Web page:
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1 December 2006 The Reliability of Citizen Science: A Case Study of Oregon White Oak Stand Surveys
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Abstract

We trained students (grades 3–10) through classroom presentations to survey an Oregon white oak (Quercus garryana) stand in Washington, USA, and compared their data to those obtained from professionals. In May and July 2002, 607 students and 8 professionals surveyed 59 and 22 50-m transects, respectively. We enumerated oaks and ponderosa pines (Pinus ponderosa), measured diameter at breast height, and rated the crown shape of oaks. Oak diameter at breast height measurements and tree counts were consistent between students and professionals (α = 0.05), but subjective crown assessments and live or dead status differed. Students tended to overreport relatively rare pines and larger oaks relative to professionals. This project provided resource managers with data describing oak diameter at breast height and distribution while educating students about the ecology of local wildlife habitat.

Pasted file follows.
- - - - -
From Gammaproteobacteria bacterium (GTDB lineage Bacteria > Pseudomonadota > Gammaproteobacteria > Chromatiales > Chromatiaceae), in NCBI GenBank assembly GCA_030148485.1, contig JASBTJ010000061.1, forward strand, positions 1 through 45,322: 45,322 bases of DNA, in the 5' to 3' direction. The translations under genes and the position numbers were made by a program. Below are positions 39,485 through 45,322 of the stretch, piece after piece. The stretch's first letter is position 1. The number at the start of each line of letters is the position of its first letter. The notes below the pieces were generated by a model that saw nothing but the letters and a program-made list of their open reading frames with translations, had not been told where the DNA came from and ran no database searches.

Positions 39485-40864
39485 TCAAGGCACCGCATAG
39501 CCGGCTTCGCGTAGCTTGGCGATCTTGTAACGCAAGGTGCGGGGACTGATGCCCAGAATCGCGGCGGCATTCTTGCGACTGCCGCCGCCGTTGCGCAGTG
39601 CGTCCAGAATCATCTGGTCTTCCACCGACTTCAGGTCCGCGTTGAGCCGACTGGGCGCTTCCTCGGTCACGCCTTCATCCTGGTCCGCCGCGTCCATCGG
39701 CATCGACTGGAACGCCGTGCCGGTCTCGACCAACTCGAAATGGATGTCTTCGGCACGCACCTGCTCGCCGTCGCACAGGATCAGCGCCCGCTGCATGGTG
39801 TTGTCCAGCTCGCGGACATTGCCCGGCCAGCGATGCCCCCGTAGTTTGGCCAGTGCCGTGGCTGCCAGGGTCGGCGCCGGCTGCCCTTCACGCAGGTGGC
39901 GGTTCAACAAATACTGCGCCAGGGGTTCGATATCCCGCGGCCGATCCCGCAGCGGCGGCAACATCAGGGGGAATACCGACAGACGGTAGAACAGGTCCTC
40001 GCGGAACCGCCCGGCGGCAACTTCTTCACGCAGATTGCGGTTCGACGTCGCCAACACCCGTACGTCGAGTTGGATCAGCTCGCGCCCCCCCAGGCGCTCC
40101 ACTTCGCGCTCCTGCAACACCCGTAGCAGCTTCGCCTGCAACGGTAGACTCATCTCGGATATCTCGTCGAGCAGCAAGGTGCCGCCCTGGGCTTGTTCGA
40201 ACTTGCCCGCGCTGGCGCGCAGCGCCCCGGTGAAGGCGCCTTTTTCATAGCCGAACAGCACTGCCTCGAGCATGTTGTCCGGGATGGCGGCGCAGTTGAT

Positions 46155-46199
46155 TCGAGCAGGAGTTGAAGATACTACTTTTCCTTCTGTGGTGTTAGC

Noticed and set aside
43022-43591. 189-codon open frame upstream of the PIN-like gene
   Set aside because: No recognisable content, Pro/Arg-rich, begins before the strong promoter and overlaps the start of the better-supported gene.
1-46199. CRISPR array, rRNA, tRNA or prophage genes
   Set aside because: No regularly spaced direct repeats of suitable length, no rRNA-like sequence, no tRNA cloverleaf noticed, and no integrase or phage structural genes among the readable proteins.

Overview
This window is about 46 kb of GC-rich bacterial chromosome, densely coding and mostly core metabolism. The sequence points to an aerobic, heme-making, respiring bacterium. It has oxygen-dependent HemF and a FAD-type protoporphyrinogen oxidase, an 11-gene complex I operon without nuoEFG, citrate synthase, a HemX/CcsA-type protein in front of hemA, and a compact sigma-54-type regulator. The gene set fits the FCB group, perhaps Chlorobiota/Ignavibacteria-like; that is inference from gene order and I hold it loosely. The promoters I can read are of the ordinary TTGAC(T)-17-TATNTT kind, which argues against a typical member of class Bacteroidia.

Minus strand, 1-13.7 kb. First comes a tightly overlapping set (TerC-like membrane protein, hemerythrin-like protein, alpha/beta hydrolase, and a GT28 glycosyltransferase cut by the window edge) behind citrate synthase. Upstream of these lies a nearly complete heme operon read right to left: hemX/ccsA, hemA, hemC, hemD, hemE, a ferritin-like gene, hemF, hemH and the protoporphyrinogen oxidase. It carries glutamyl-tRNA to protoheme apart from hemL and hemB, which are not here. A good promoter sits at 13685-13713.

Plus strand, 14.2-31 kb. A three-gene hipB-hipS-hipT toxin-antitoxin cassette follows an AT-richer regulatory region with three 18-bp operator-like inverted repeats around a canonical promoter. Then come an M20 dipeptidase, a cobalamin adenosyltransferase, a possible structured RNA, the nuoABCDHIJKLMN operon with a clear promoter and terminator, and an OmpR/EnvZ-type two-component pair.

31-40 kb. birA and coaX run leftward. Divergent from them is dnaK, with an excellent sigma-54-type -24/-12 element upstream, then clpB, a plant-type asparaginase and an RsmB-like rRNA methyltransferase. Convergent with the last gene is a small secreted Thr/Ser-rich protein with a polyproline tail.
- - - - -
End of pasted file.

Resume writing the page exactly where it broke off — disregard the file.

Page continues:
AARON W. E. GALLOWAY, MARGARET T. TUDOR, and W. MATTHEW VANDER HAEGEN "The Reliability of Citizen Science: A Case Study of Oregon White Oak Stand Surveys," Wildlife Society Bulletin 34(5), 1425-1429, (1 December 2006). https://doi.org/10.2193/0091-7648(2006)34[1425:TROCSA]2.0.CO;2
Published: 1 December 2006
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